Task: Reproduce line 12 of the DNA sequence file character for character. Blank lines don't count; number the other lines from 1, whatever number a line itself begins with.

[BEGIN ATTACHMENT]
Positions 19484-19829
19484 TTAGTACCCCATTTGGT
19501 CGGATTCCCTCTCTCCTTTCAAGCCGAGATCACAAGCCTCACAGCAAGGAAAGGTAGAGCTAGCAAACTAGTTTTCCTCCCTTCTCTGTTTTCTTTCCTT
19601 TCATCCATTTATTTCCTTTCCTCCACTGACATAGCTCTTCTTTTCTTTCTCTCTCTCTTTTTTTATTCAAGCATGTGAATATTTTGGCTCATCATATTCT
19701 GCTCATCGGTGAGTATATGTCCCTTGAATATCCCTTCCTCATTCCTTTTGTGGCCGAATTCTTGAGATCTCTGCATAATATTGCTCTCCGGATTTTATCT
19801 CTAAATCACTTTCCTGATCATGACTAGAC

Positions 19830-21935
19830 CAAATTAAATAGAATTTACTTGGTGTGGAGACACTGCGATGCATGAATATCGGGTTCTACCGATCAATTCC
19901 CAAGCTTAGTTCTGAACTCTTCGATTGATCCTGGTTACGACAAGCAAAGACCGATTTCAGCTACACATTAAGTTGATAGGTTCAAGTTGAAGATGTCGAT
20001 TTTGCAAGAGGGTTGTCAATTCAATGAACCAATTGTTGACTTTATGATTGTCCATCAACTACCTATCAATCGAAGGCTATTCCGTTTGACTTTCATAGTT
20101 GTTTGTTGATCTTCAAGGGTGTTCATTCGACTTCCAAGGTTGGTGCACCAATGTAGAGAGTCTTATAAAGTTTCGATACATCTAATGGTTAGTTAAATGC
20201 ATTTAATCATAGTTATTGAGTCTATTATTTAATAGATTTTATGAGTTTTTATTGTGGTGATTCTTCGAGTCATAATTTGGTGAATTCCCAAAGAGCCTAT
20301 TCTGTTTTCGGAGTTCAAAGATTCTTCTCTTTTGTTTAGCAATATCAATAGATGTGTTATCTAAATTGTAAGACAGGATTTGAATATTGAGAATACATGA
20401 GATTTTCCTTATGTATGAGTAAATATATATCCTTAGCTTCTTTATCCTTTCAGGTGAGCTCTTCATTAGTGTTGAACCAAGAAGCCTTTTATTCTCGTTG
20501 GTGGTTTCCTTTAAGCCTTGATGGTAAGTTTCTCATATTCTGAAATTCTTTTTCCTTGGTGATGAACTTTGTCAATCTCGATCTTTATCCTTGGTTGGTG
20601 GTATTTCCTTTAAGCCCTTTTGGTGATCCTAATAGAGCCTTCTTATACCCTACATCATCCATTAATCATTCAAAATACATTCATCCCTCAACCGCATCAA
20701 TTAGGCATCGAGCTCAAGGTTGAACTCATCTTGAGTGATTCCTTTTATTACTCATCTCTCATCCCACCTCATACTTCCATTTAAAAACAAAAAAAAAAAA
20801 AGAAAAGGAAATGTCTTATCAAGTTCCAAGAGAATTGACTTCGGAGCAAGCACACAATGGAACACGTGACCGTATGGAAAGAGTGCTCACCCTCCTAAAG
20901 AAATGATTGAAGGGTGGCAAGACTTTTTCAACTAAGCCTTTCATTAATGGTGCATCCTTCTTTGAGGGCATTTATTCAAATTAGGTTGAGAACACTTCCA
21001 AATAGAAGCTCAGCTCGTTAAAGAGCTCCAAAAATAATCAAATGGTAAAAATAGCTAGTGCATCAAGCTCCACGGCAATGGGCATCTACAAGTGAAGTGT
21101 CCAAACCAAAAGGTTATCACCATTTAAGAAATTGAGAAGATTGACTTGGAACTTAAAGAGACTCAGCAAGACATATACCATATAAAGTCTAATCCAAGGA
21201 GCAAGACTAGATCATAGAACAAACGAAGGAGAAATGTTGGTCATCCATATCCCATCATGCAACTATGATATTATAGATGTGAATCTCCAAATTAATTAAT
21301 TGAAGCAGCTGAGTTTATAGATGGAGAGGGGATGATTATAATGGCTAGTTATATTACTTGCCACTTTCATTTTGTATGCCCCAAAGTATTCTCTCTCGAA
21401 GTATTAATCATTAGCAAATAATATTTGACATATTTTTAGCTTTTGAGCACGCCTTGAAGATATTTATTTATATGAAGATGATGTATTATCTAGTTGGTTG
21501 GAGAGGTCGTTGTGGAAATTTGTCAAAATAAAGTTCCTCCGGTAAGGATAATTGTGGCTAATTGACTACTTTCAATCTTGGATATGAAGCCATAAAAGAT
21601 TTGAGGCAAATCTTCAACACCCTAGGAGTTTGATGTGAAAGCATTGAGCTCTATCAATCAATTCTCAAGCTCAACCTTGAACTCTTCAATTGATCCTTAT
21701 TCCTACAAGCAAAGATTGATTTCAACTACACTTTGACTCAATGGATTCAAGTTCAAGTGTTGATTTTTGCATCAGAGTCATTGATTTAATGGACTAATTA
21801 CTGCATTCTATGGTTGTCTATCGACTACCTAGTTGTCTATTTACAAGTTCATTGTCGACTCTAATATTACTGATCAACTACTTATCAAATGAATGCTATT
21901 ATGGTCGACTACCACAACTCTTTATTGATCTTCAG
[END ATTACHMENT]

20201 ATTTAATCATAGTTATTGAGTCTATTATTTAATAGATTTTATGAGTTTTTATTGTGGTGATTCTTCGAGTCATAATTTGGTGAATTCCCAAAGAGCCTAT